In 18 minutes of compelling radio, Sr Helen spoke of how she and her team work with young children, in total confidence, in getting them to deal with their grief.
She spoke of how the grief of the children of separated parents is very different to that of those, who like me, lost a parent at an early stage.
Sr Helen said that what children mostly want is a listening, impartial and non-biased ear.
With younger children, they use creative means like workbooks, art materials, clay and other materials to help connect with them to allow them to feel comfortable enough to tell their story.
“It allows them to find their voice,” she said.
Older children are treated differently.
They sit them down in a setting that is different to counselling, and it allows the teenagers realise that the staff of psychologists, health professionals, art therapists, care workers are there to support them.
I thought this was a brilliant initiative and I was literally on the verge of texting into the programme to congratulate the HSE and the health authorities for developing such an important scheme.
Why, because I was consumed by a feeling that I could have and would have benefited massively from such an intervention when I needed it most.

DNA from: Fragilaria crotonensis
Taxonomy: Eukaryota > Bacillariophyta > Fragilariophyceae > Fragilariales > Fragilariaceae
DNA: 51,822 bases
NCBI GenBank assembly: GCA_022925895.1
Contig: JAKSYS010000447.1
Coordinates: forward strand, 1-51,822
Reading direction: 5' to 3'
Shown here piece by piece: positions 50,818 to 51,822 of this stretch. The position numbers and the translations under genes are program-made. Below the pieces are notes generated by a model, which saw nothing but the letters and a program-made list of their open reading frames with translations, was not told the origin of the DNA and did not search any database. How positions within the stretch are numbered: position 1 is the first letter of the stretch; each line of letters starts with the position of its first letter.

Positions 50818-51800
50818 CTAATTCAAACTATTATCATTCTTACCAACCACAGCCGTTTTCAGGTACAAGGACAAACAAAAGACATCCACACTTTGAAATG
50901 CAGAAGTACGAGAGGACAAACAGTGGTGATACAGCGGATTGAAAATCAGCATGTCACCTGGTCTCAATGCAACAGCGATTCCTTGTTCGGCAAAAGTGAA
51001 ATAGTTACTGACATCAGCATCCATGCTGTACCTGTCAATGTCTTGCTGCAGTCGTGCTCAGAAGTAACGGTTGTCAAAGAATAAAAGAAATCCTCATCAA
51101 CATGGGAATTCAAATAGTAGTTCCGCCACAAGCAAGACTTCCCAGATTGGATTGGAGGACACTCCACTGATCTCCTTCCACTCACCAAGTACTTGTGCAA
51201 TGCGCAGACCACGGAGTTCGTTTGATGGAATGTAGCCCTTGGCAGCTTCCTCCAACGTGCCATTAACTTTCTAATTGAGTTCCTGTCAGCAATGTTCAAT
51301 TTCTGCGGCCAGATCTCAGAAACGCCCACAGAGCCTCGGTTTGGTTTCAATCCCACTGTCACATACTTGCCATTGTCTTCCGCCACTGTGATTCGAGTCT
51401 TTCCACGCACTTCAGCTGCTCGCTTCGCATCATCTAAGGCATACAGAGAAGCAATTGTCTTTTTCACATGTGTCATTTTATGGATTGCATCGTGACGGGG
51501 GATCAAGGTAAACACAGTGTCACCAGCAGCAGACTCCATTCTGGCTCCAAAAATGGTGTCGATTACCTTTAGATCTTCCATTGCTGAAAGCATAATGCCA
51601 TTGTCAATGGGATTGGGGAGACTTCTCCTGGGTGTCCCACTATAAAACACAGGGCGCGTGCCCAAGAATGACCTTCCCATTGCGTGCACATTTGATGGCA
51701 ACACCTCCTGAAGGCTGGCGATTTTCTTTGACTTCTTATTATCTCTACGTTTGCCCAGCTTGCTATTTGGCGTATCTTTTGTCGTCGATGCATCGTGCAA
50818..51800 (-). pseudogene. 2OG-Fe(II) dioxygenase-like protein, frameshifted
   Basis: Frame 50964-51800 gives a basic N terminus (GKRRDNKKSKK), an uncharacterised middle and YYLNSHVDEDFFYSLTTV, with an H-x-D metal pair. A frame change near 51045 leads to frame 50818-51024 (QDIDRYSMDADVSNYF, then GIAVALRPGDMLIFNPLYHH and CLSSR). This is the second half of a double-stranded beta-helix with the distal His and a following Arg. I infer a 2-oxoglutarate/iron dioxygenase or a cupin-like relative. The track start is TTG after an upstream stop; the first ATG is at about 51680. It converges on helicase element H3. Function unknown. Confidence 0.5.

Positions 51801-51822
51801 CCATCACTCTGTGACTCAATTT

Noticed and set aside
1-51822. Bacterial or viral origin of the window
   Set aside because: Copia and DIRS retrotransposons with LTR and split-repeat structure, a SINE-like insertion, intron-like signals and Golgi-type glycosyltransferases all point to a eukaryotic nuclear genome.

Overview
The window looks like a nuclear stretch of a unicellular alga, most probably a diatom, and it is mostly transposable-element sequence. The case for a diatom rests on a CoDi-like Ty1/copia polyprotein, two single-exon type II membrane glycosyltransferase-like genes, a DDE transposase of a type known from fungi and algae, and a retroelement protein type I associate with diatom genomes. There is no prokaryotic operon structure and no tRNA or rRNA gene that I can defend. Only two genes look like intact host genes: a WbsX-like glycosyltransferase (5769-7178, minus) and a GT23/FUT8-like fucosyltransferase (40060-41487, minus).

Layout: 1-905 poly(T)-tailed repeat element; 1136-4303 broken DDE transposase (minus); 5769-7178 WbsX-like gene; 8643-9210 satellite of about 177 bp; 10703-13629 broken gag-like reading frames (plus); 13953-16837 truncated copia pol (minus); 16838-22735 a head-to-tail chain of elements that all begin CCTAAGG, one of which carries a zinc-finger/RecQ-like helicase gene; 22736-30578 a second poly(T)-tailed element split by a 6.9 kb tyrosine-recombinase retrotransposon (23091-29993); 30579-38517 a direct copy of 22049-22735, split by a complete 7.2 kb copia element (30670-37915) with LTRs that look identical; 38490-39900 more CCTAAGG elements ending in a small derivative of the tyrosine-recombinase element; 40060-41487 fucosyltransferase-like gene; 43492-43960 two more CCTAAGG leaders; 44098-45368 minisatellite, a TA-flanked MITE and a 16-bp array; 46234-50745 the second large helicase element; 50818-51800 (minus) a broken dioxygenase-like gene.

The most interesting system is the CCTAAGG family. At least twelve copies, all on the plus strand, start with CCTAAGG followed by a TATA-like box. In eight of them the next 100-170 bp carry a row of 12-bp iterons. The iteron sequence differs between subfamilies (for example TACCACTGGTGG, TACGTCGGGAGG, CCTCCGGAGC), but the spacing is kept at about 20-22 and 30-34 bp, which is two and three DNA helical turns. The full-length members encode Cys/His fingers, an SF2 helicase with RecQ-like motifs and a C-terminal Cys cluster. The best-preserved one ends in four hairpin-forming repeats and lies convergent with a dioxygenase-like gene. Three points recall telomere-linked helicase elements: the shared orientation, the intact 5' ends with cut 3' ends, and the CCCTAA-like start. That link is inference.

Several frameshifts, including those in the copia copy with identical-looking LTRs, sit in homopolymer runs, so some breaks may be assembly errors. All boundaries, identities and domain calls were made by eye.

To have had such a haven would have been so liberating for me when I felt the world was against me — and against me with a vengeance.
To be able to vent all of that confusion, hurt and anger in a safe place without the risk of causing further hurt to another loved one would have been such a huge benefit.
But I was stopped in my tracks from texting by the next comment from Sr Helen, when she told the radio host that the service was operating on a voluntary basis.
I was shocked when I heard her say it.
She too went on to say that they had a waiting list of 80 young people looking to access the service.
Sr Helen made the plea for proper funding to allow her hire one or two additional people to deal with that backlog.
Clearly this is a scheme which deserves to be rolled out across the country and funded properly by the State.
The total health budget this year will amount to €15.2bn, an increase of €640m on 2017.
But yet despite that massive spend, the Government’s commitment to mental health has been questionable.
In the wake of the budget in October, an umbrella group for mental health agencies said the Government has “failed to deliver promised funding for mental health” in this year’s Budget with an additional allocation to the area of just €15m.
Minister of State for Mental Health and Older People Jim Daly confirmed that €20m of the €35m announced in Budget 2018 for mental health services was funding already promised in 2017.
The Green Party accused the Government of “misleading the public” over the levels of funding allocated to the area.
From my perspective, it is a no-brainer that what Sr Helen is doing in Limerick is a vital service for young people in Ireland.
I would plead with Children’s Minister Katherine Zappone and Jim Daly to see if they can row in behind it and give children who are the victims of such bereavement the help that is much needed.
I was fortunate to have emerged from my teens. Scarred, yes but I survived.
Many others may not be as lucky as me.